In any case, this thing is monstrously
huge. It thoroughly exhausted me, but the place is extraordinarily well done and I loved every moment of it.

Although the kitchen is usually my least favorite room in any place I happen to be living, I usually find examples from centuries past wonderfully intriguing, and Henry VIII's is probably the peak in this category. But more on that later. Let me start from the beginning.

Hampton Court is roughly an hour from where I was staying in central London. I chose to go over there by bus, hoping to enjoy looking at everything along the way, but this was a mistake. 

In addition to all of the lurching from pulling in and out of bus stops, the roads we traveled were not created for cars to be parked on both sides of the street AND allow two vehicles to pass each other from opposite directions when one is a big hulking bus. That meant we were constantly weaving sideways whenever it was possible, if necessary for cars to pass by.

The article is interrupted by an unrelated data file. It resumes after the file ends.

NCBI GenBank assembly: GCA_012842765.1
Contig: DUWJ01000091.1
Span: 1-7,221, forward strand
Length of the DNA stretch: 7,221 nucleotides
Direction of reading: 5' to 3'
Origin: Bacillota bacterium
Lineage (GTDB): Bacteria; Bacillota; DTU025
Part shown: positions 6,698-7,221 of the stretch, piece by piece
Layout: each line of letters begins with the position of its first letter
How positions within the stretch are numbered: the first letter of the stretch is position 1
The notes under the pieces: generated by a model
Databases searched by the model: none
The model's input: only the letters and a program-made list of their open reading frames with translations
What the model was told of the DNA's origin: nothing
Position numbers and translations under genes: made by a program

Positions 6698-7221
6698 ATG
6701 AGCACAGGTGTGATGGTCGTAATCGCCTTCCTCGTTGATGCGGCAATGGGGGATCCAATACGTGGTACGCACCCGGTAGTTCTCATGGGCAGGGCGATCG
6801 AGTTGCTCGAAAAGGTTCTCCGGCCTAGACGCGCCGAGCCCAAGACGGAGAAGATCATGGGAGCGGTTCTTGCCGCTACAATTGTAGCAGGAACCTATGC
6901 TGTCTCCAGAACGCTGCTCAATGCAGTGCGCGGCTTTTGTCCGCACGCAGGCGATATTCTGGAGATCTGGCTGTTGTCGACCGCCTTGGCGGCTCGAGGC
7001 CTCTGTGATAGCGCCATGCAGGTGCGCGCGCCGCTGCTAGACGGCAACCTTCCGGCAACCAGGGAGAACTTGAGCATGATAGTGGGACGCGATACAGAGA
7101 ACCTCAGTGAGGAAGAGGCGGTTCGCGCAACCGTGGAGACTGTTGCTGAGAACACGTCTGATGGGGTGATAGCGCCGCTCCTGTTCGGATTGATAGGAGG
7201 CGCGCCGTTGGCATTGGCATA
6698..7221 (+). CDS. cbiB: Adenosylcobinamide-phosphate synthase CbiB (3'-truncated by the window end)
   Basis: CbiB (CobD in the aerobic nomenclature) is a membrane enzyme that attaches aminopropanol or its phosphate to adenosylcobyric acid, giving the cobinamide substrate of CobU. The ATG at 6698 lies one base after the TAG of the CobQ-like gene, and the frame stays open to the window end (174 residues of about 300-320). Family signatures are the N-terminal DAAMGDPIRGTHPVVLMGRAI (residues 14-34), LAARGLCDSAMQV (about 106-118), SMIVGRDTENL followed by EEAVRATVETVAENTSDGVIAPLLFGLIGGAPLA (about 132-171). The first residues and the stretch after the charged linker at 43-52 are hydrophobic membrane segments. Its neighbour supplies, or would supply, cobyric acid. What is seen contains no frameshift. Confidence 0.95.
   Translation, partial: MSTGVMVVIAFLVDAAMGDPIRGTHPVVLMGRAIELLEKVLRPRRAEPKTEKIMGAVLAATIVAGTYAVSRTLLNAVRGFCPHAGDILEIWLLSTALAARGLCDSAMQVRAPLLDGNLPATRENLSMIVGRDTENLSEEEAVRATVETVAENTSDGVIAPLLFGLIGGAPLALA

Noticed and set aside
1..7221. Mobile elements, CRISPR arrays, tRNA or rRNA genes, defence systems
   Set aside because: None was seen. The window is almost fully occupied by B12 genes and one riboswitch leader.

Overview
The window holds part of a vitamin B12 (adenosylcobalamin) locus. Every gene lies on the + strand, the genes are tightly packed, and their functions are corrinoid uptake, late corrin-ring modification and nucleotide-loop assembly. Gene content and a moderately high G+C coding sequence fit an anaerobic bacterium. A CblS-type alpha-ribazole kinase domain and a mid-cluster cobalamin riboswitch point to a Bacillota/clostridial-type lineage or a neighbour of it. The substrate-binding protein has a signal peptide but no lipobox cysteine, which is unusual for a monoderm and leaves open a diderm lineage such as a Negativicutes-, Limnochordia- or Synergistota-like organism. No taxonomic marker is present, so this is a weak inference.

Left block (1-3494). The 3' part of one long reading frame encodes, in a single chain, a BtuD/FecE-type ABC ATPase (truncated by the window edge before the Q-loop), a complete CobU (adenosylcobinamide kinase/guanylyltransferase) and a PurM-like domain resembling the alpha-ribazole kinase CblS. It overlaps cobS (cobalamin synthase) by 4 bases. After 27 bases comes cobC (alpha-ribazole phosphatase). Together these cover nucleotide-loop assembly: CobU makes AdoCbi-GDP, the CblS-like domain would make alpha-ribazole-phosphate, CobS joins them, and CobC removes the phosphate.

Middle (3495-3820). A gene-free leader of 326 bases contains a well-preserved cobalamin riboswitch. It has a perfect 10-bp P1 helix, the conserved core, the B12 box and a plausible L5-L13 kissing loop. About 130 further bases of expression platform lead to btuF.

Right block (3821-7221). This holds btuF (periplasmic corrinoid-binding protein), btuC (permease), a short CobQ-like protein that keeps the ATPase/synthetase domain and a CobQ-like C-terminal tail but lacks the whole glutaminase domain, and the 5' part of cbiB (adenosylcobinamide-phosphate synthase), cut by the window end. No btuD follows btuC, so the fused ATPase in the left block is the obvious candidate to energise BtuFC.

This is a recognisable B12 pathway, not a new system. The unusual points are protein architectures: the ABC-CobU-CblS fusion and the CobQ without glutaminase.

So even though I was sitting right at the front of the bus, nice and high up with a great view, I still spent most of the ride slightly nauseous with motion sickness. Needless to say, I took a train back.

Hampton Court UK FrontHampton Court Palace presents quite the impressive entrance. They've added some delightful very well-done imitation carriages for children to play in, and lots of seating. They seem to understand very well how physically challenging this place is to get through.
Hampton Court Palace 1st inner courtyard
1st Inner Courtyard

From the long walkway, you pass first into one courtyard, with various entrances to things to see. Then you go through any number of different entrances to reach the second courtyard seen in the photo at the top of this post. 

The buildings around the courtyards contain all the different areas for residents, visitors and staff. Hampton Court Palace is very good about letting you see practically everything, even behind the scenes. And that provides the most amazing contrast. Look...

Hampton Court Palace Dining Room
Let's start with dining. When Henry VIII entertained on special occasions, large napkins were folded into interesting shapes for the entertainment of the diners.

Hampton Court Palace formal dining roomAnd even when Royals were entertaining on less notable occasions, they used the larger public dining rooms. (Staff in costume added interest, as did costume replicas.)